Publication Title

Tulane Law Review


public key cryptography

Document Type



Can commercial transactions conducted over the Internet be regulated by existing commercial law doctrines? Many promoters of Internet commerce argue that business done over open computer networks such as the Internet will require a new regulatory framework In fact, many issues raised by Internet commerce have already been considered at length in the context of electronic commerce conducted over closed computer networks, such as those used in financial markets.

One of the most hotly debated issues regarding the regulation of Internet commerce is the question of what would be the online equivalent of a signature. Some have argued that, because new technology using public key cryptography is uniquely suited to resolving this issue, public key cryptography should be promoted with special legislation.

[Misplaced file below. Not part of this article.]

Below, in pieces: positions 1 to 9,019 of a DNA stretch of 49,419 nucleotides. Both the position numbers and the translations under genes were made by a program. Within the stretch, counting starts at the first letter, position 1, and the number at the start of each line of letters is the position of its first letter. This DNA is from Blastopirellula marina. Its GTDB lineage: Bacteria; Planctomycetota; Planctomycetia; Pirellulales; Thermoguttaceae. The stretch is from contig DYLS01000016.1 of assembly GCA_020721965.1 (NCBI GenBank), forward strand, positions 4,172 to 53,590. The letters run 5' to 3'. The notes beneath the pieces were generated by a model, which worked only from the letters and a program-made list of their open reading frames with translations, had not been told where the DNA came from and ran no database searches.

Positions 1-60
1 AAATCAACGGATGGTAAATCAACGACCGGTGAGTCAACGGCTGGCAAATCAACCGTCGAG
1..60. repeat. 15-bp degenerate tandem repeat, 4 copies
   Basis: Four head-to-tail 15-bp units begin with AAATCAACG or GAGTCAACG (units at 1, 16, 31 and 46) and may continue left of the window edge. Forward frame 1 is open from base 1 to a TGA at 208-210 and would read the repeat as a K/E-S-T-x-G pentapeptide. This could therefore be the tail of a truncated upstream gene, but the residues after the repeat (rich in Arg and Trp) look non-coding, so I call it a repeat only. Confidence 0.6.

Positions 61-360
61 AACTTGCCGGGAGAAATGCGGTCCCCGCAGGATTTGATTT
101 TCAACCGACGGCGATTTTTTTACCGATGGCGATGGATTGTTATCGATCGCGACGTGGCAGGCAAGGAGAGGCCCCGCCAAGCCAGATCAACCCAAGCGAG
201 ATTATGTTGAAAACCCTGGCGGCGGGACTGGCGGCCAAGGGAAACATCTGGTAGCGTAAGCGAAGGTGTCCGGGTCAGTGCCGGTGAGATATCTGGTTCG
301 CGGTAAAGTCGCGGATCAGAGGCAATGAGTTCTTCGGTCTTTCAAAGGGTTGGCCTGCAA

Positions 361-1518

These claims for preferential treatment should be viewed with skepticism, however, when they are advanced by those marketing the technology before there have been any large-scale adoptions of the technology in question. The desirability of technology-specific legislation should be especially suspect if it comes at the expense of consumer protection provisions found in the regulation of equivalent electronic financial services such as credit cards or electronic funds transfers.

A technology-neutral approach to Internet commerce legislation will permit parties to commercial transactions to make up their own minds about what new business practices make sense for Internet commerce. If any special legislation is needed to promote sound business practices in Internet commerce at this early stage in its development, it would be technology-neutral consumer protection legislation, not protections for technology developers and promoters before the risks associated with their products have become apparent.



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